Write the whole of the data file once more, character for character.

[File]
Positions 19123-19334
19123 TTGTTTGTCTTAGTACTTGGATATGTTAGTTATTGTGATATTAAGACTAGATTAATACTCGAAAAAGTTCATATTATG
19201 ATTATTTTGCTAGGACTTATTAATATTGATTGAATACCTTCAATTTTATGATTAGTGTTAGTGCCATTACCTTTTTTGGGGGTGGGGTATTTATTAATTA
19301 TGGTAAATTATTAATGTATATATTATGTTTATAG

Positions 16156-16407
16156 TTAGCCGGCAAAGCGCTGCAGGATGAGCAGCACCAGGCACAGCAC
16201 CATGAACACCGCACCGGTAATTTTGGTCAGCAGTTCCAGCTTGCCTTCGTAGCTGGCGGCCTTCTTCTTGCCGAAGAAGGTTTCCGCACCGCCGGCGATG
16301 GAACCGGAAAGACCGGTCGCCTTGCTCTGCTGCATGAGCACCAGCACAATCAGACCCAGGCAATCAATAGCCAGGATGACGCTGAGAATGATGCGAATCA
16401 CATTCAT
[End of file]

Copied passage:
Positions 19123-19334
19123 TTGTTTGTCTTAGTACTTGGATATGTTAGTTATTGTGATATTAAGACTAGATTAATACTCGAAAAAGTTCATATTATG
19201 ATTATTTTGCTAGGACTTATTAATATTGATTGAATACCTTCAATTTTATGATTAGTGTTAGTGCCATTACCTTTTTTGGGGGTGGGGTATTTATTAATTA
19301 TGGTAAATTATTAATGTATATATTATGTTTATAG

Positions 16156-16407
16156 TTAGCCGGCAAAGCGCTGCAGGATGAGCAGCACCAGGCACAGCAC
16201 CATGAACACCGCACCGGTAATTTTGGTCAGCAGTTCCAGCTTGCCTTCGTAGCTGGCGGCCTTCTTCTTGCCGAAGAAGGTTTCCGCACCGCCGGCGATG
16301 GAACCGGAAAGACCGGTCGCCTTGCTCTGCTGCATGAGCACCAGCACAATCAGACCCAGGCAATCAATAGCCAGGATGACGCTGAGAATGATGCGAATCA
16401 CATTCAT